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GAF

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About GAF

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  1. Comrades! Zdravstvujtye! It is with great pride that the Bureau of Rocket Research and Development present to you our latest marvel of Soviet technical prowess, the Vostok! The main stage. This is the MPC 1/100 scale Vostok model MPC792/6. It was originally released as both a flying and a plastic static model. This later kit (Round 2) does not contain the engine mount and parachute for flight, though some parts are still included (which can cause confusion if not paying attention). The kit can be built in two versions: the Sputnik and the Vostok 1 boosters. I choose to do the Vostok, the booster that launched Yuri Gagarin into space. After separating and cleaning the parts, I assembled the four side boosters, the main body and the upper stage. The upper stage actually has a small Vostok (“Sharik”) spacecraft that can be viewed through a clear, plastic half of the covering shroud. Since I was going to paint over this, I did not install the spacecraft in the upper stage (and will build it separate with additional detailing for display). I had read some reports of poor fit on the parts, but I didn't run into anything unusual or difficult to remedy (or I'm just not as finicky). After assembling the main parts, I shot them with a flat black base. I also removed chrome plating from some of the parts by soaking them in degreaser (Purple Stuff). The base was assembled with all 20 main engines and painted ModelMasters “silver” and Tamiya “aluminum”. The engine bells were painted “copper” inside with a dark red trim. I found a photo of the center booster online that showed me the correct colors (shown above). I then painted the main body with “Euro 1 Gray” that was recommended as closest to the Vostok's actual color. After drying, I assembled the four boosters, main body and upper stage. I then scratch built some external parts and added antenna as noted on a plan I found online, and photos of other kits. The base was a square piece of packing foam upon which I glued a piece of poster board and scored to simulate concrete. This was painted Testors “flat light aircraft gray” and then given a brown wash. I did not want to cut such a large hole in the base, so I used a steel ring and cut a piece of cardboard into a matching circle. I sprayed this flat black. I cut a strip of sheet plastic and applied the decals found in the kit, then glued this to the base. The Soviet “Hammer and Sickle” pin I acquired while serving in the GRU. (No, not really! ) I cannot speak about the accuracy of this model, but it was a fun Group Build and added a Russian launcher to my space collection. Thank you for looking! The KGB will be around shortly to check your papers after viewing such a highly classified project. Gariski (GAF)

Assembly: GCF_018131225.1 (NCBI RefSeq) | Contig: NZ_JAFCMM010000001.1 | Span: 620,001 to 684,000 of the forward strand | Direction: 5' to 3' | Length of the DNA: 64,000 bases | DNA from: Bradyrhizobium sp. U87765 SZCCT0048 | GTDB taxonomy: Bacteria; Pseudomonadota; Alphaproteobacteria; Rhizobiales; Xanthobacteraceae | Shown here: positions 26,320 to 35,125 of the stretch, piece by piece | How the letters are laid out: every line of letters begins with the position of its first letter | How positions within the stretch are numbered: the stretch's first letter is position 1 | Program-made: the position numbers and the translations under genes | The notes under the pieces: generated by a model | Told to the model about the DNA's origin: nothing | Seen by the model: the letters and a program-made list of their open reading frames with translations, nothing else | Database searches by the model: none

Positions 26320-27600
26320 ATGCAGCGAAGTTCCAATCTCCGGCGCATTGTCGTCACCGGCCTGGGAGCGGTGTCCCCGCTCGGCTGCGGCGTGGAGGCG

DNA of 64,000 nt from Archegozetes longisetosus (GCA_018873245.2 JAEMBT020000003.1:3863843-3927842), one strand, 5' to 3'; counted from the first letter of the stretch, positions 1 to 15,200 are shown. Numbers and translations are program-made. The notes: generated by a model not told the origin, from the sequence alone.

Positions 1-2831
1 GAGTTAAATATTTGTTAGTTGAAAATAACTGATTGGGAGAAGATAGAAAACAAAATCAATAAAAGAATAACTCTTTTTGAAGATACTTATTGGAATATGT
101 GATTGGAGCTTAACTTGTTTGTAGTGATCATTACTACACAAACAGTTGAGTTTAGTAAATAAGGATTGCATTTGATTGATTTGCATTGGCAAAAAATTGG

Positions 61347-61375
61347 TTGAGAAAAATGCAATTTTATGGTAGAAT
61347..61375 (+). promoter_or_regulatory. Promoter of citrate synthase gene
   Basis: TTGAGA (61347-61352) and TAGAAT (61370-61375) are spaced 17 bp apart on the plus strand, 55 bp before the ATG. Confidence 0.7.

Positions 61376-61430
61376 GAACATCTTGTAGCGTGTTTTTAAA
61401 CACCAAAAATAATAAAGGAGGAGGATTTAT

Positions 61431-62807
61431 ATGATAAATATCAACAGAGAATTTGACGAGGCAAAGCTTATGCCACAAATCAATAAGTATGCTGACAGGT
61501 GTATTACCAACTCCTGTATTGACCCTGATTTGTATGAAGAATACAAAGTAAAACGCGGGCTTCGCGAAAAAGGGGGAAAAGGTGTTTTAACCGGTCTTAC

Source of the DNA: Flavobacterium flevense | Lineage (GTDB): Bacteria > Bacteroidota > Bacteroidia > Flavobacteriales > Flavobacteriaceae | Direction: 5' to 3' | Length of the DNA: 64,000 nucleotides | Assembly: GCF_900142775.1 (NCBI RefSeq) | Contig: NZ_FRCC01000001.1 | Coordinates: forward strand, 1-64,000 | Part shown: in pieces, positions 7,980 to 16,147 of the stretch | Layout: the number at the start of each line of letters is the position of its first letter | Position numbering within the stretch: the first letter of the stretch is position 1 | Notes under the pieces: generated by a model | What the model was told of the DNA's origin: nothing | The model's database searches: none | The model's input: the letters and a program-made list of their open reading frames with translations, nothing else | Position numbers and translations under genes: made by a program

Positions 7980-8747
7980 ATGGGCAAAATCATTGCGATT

2. It's about as well as can be expected! The kit was incomplete and the pieces not all straight after 50 years. Still, for nostalgia purposes, it's a good 'un.
  3. That looks great! Now for the Martian Queen?
  4. Gimme Shelter, Saturnapollo - Thank you! Classic is right. Almost as old as the moon landing itself! Gary
  5. Eric, Thanks! I agree that this model is not accurate. I hardly can name any model from that period that is accurate. Still, just for nostalgia purposes (and for testing my skills at scratch-building), it was a great build! Gary
  6. I haven't posted anything here in quite a while, but decided I'd go ahead with this restoration I've finished recently. This is “The Apollo” model kit from Revell, copyright 1969. This particular kit is about 50 years old, and has been traveling around with me in a cardboard box for about that length of time. I decided to dig it out and restore it for the 50th anniversary of the first moon landing (and for the “Race Into Space GB” that I am running). Unfortunately, over the years I had managed to lose a few parts to the model: the Launch Escape Tower and the lower section of the Lunar Module Storage Area. This meant I had to reconstruct these from scratch using plastic sheet, rods, matte board and a wooden dowel. I think I got pretty close to the originals, with perhaps a bit more external detail. Due to missing some internal parts for the Service Module, I skipped over having the external door open to show the equipment bay as on the original, but it was not something I would miss. I did have the internals for the Command Module and gave it a nice upgrade in appearance, including modifying the astronaut helmets into more of a Block 1 spacesuit configuration. The base was made out of matte board and a styrofoam square, painted to resemble the launch pad and crawler. If you're interested, the complete build can be found in the “Race Into Space Group Build”. The Race Into Space GB Thanks! The Command Module before assembly. Hard to see the interior once she's buttoned up! Silvering on the decals is a problem I haven't solved with this one, as the MicroSol tends to destroy these homemade decals. Thanks for looking! Gary